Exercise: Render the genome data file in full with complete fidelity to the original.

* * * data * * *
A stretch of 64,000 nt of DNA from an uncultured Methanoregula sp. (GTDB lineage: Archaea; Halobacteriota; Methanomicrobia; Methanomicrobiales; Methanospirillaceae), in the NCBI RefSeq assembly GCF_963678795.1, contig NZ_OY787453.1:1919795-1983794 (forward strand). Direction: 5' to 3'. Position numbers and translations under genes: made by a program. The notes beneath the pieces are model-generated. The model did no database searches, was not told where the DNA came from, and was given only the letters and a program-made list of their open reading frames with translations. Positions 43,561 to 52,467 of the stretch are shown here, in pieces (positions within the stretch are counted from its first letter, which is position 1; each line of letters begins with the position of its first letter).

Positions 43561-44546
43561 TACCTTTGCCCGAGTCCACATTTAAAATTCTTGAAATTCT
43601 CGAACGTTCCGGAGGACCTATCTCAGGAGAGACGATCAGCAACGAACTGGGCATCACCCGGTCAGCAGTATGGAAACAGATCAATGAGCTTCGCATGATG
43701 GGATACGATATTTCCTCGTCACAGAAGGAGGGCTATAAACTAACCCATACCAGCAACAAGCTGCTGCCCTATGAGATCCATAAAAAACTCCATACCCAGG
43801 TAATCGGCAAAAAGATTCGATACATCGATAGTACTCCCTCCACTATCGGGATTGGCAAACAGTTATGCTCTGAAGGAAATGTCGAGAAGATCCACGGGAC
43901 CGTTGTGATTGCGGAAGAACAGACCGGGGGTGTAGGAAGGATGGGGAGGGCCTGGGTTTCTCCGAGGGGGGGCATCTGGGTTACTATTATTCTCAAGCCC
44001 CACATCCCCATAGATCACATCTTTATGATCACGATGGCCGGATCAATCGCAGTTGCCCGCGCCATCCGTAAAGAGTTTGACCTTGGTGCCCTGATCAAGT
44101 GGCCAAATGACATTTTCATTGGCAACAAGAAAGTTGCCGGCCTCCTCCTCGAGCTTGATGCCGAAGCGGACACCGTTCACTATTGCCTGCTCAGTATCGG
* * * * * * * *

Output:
A stretch of 64,000 nt of DNA from an uncultured Methanoregula sp. (GTDB lineage: Archaea; Halobacteriota; Methanomicrobia; Methanomicrobiales; Methanospirillaceae), in the NCBI RefSeq assembly GCF_963678795.1, contig NZ_OY787453.1:1919795-1983794 (forward strand). Direction: 5' to 3'. Position numbers and translations under genes: made by a program. The notes beneath the pieces are model-generated. The model did no database searches, was not told where the DNA came from, and was given only the letters and a program-made list of their open reading frames with translations. Positions 43,561 to 52,467 of the stretch are shown here, in pieces (positions within the stretch are counted from its first letter, which is position 1; each line of letters begins with the position of its first letter).

Positions 43561-44546
43561 TACCTTTGCCCGAGTCCACATTTAAAATTCTTGAAATTCT
43601 CGAACGTTCCGGAGGACCTATCTCAGGAGAGACGATCAGCAACGAACTGGGCATCACCCGGTCAGCAGTATGGAAACAGATCAATGAGCTTCGCATGATG
43701 GGATACGATATTTCCTCGTCACAGAAGGAGGGCTATAAACTAACCCATACCAGCAACAAGCTGCTGCCCTATGAGATCCATAAAAAACTCCATACCCAGG
43801 TAATCGGCAAAAAGATTCGATACATCGATAGTACTCCCTCCACTATCGGGATTGGCAAACAGTTATGCTCTGAAGGAAATGTCGAGAAGATCCACGGGAC
43901 CGTTGTGATTGCGGAAGAACAGACCGGGGGTGTAGGAAGGATGGGGAGGGCCTGGGTTTCTCCGAGGGGGGGCATCTGGGTTACTATTATTCTCAAGCCC
44001 CACATCCCCATAGATCACATCTTTATGATCACGATGGCCGGATCAATCGCAGTTGCCCGCGCCATCCGTAAAGAGTTTGACCTTGGTGCCCTGATCAAGT
44101 GGCCAAATGACATTTTCATTGGCAACAAGAAAGTTGCCGGCCTCCTCCTCGAGCTTGATGCCGAAGCGGACACCGTTCACTATTGCCTGCTCAGTATCGG